Quote of the Day: Exceptions Edition


“The young man knows the rules, but the old man knows the exceptions" - Oliver Wendell Holmes

Wednesday, September 19, 2012

Firefly Run: Soundtrack

I mentioned that I loved my soundtrack to the Firefly Run, and after a gentle nudge from two of my faves, here it is:

1) Springsteen (Eric Church)
2) Rain On the Roof (Chad Warrix)
3) Slice (Five For Fighting)
4) Somebody That I Used To Know (the cover by Daniel Rosa from The Voice)
5) Just Say Yes (Snow Patrol)
6) Everybody Talks (Neon Trees)
7) If You Could See Me Now (The Script)
8) Good Ol' Days (The Script)
9) Six Degrees of Separation (The Script)
10) Mr. Jones (Counting Crows)
11) Dirt Road Anthem (Jason Alden)
12) Let It Rock (Kevin Rudolf + Lil Wayne)
13) Slow Jamz (Twista + Kanye)
14) Shattered (OAR)

I started with "Everybody Talks" and set it on random.  I loved it and will definitely be using it for other runs.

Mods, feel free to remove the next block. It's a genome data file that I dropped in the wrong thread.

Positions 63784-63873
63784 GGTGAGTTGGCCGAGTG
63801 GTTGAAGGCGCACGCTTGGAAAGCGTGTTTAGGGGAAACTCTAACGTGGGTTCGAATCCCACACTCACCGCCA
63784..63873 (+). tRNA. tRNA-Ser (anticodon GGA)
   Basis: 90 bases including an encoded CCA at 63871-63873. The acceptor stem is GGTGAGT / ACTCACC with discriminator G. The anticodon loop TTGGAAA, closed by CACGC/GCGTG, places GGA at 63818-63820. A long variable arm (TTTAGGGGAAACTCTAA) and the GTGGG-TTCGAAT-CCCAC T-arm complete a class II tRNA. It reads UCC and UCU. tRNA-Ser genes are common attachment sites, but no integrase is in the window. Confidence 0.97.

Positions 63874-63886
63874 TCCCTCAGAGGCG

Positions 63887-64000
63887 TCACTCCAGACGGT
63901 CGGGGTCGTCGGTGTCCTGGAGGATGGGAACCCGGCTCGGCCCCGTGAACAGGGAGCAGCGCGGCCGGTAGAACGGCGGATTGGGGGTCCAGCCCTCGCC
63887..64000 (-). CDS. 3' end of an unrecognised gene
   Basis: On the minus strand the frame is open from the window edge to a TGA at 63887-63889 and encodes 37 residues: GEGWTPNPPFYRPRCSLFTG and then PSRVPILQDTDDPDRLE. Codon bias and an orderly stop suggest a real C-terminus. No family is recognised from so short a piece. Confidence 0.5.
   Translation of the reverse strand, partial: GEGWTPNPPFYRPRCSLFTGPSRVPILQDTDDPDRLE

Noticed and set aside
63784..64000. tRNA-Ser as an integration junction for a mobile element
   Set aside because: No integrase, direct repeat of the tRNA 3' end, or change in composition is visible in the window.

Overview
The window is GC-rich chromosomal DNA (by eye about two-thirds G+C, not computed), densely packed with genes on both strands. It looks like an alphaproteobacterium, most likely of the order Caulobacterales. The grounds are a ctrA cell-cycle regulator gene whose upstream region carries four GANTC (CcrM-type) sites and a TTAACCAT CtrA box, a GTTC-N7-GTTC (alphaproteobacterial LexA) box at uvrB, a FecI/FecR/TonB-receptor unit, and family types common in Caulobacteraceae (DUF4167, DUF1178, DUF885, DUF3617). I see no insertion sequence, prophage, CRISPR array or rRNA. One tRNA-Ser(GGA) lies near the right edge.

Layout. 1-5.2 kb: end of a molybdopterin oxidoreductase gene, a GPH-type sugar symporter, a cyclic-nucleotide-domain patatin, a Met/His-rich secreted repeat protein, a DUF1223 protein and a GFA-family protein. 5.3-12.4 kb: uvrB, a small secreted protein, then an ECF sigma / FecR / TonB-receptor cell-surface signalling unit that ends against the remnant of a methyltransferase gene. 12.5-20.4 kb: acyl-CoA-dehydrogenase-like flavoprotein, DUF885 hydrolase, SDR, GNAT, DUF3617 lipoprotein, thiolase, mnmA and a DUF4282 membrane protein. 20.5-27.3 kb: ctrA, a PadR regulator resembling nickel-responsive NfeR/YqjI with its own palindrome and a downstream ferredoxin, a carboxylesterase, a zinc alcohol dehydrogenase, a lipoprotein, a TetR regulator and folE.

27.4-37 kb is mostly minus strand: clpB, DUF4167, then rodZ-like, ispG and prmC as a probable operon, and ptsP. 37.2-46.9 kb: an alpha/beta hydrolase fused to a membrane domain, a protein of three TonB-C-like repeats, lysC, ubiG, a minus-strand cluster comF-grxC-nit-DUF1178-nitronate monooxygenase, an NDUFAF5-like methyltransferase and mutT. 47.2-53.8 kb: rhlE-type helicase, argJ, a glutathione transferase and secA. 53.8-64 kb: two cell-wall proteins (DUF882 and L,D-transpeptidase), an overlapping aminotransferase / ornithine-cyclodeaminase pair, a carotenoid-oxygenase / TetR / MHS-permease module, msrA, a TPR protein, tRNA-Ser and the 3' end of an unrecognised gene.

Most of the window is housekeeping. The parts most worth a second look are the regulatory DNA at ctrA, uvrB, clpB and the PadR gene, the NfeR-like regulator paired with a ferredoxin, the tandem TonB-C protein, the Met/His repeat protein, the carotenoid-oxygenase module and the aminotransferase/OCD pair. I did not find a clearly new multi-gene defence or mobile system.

Quote of the Day: Exclamation Point


“An exclamation point is like laughing at your own joke" - F. Scott Fitzgerald

Tuesday, September 18, 2012

23) Participate in Fantasy Football

I participated in Fantasy Football last year for the first time, and finished the season in the lower end of the spectrum (but not dead last:).  I don't remember the exact ranker, but maybe sixth or seventh out of ten.

This year, I am determined to do better than that... and the season is off to a great start.  I'm currently third out of 12.  (And if it were based upon points only, I'd be in second place, trailing the first place by less than 2 points).

Participating in a FF league sure makes the games more interesting - it gives me a reason to pay attention to games other than my favorite Bears.

Quote of the Day: Winning Edition


“Winning is the most important thing in my life, after breathing. Breathing first, winning next" - George Steinbrenner